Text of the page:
The editing history of the Eclectic can be divided into four periods: the first is dominated by co-founder Daniel Parken, who helped establish the popularity of the periodical; after Parken's death, Josiah Conder, after purchasing the periodical, edited it from 1813 until 1836, during years of financial hardship; from 1837 to 1855, Thomas Price edited the periodical, returning it to its popularity and success; in its final years, several people served as managing editor and the Eclectic had some of its best years. Although few of the contributors of the Eclectic remain famous today, such as the poet James Montgomery, many of them were well-known academics or reformers of the time, such as the abolitionist George Thompson and the theological scholar Adam Clarke.

Friday, 16 December 2011

Eclecticism

Eclecticism is a conceptual approach that does not hold rigidly to a single paradigm or set of assumptions, but instead draws upon multiple theories, styles, or ideas to gain complementary insights into a subject, or applies different theories in particular cases.


Eclecticism in architecture
It can sometimes seem inelegant or lacking in simplicity, and eclectics are sometimes criticized for lack of consistency in their thinking. It is, however, common in many fields of study. For example, most psychologists accept certain aspects of behaviorism, but do not attempt to use the theory to explain all aspects of human behavior. A statistician may use frequentist techniques on one occasion and Bayesian ones on another.

Thursday, 18 August 2011

Education

Education in the general sense is any act or experience that has a formative effect on the mind, character, or physical ability of an individual. In its technical sense, education is the process by which society deliberately transmits its accumulated knowledge, skills, and values from one generation to another.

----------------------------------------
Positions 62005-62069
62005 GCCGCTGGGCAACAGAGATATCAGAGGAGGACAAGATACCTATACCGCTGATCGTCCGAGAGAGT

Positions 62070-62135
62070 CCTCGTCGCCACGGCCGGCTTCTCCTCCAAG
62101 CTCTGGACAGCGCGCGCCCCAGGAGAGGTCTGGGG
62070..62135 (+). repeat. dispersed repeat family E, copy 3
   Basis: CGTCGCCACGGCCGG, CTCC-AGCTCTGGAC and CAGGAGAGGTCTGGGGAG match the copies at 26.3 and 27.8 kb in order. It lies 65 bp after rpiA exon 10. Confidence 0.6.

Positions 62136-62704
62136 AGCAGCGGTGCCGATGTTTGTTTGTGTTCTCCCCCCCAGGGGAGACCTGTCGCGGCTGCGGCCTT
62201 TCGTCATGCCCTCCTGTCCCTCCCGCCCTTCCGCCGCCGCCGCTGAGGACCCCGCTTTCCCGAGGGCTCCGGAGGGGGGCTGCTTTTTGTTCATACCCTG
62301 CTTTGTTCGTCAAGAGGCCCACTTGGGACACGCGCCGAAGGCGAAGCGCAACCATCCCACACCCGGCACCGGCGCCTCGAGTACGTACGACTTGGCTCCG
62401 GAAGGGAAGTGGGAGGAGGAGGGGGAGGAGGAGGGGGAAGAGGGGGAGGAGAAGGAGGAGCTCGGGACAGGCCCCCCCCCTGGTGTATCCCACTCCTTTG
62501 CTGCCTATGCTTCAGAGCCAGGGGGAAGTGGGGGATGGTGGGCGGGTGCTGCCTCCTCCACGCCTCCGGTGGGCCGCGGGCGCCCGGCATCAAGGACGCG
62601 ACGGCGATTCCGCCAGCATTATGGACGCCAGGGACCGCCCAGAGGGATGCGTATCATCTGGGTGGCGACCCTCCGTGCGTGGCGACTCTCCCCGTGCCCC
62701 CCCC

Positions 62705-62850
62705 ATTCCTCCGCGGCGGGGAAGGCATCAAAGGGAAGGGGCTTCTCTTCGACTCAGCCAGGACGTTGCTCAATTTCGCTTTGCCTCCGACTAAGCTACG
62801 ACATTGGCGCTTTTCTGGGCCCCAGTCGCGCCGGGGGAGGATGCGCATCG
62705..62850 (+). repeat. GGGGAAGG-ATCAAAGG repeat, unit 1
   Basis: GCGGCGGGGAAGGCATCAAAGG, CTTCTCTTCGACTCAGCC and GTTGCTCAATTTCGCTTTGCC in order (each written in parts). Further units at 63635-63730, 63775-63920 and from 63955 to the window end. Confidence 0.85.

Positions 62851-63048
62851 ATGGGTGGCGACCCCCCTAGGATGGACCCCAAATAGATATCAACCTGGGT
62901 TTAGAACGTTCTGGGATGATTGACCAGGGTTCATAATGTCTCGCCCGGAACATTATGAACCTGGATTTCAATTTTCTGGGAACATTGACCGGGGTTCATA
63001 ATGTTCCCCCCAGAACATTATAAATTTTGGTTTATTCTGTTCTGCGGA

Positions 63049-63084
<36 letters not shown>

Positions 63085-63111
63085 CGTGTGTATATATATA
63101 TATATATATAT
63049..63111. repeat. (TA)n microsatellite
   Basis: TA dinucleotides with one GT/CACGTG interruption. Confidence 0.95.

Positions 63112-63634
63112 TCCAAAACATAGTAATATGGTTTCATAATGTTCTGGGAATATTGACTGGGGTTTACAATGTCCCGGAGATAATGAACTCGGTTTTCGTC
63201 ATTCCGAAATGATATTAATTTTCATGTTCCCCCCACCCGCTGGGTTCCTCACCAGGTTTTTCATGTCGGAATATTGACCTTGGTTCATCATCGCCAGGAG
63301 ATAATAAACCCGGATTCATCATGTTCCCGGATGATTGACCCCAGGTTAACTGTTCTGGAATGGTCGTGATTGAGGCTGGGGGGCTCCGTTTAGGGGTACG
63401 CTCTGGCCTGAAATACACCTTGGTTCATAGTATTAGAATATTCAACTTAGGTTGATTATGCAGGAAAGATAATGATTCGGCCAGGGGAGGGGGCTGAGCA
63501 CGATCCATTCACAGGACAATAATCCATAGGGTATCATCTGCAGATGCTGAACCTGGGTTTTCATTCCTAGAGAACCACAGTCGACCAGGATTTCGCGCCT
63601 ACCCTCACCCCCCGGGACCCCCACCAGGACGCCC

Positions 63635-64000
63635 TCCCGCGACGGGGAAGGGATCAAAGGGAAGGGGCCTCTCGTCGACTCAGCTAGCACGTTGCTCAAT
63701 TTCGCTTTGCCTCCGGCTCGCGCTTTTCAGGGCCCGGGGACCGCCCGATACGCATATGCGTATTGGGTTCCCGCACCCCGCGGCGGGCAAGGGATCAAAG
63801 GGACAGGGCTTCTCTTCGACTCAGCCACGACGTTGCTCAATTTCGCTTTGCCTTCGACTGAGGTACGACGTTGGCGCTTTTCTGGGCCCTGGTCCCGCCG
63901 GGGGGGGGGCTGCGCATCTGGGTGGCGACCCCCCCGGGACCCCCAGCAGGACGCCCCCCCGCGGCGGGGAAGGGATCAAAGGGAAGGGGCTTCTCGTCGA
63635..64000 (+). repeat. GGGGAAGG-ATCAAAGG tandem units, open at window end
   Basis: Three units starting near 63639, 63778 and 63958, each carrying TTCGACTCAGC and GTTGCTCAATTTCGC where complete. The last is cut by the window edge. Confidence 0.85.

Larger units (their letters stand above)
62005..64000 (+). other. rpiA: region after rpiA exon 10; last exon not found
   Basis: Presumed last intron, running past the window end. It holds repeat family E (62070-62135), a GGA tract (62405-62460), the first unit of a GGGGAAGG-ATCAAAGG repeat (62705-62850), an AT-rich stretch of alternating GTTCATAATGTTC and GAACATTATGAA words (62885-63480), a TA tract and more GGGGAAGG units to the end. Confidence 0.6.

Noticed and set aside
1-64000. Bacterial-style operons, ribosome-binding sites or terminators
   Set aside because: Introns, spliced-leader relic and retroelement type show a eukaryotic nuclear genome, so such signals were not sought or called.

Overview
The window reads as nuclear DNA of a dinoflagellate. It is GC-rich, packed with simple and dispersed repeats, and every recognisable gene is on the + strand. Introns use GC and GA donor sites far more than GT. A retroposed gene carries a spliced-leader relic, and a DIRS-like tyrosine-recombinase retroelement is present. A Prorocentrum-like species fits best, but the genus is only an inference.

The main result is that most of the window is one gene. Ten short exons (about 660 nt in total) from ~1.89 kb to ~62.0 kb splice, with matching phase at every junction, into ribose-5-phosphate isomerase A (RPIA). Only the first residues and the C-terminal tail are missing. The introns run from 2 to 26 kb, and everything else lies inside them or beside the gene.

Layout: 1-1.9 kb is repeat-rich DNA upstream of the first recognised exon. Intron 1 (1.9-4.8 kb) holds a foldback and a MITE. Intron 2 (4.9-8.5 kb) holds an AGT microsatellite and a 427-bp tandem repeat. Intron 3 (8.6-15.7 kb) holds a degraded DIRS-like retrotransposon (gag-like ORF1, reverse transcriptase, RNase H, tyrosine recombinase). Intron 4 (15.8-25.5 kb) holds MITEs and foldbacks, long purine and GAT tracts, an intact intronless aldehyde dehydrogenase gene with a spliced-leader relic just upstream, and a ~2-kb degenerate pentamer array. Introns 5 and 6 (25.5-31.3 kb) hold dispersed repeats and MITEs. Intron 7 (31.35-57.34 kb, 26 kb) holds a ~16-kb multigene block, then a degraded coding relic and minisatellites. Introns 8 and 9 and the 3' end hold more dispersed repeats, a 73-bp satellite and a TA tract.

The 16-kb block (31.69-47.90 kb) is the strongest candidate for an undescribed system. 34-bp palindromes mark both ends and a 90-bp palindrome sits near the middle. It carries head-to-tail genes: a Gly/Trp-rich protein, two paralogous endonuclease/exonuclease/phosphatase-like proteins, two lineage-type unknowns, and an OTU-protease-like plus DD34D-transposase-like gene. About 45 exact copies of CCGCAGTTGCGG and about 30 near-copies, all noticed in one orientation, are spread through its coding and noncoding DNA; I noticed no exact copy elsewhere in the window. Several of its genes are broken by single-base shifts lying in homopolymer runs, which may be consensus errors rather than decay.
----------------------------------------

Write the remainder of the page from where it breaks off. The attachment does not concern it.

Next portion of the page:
Etymologically, the word education is derived from educare (Latin) "bring up", which is related to educere "bring out", "bring forth what is within", "bring out potential" and ducere, "to lead".

Teachers in educational institutions direct the education of students and might draw on many subjects, including reading, writing, mathematics, science and history. This process is sometimes called schooling when referring to the education of teaching only a certain subject, usually as professors at institutions of higher learning. There is also education in fields for those who want specific vocational skills, such as those required to be a pilot.

In addition there is an array of education possible at the informal level, such as in museums and libraries, with the Internet and in life experience. Many non-traditional education options are now available and continue to evolve. One of the most substantial uses in education is the use of technology. Classrooms of the 21st century contain interactive white boards, tablets, mp3 players, laptops, etc. Teachers are encouraged to embed these technological devices in the curriculum in order to enhance students learning and meet the needs of various types of learners.

A right to education has been created and recognized by some jurisdictions: Since 1952, Article 2 of the first Protocol to the European Convention on Human Rights obliges all signatory parties to guarantee the right to education. At world level, the United Nations' International Covenant on Economic, Social and Cultural Rights of 1966 guarantees this right under its Article 13.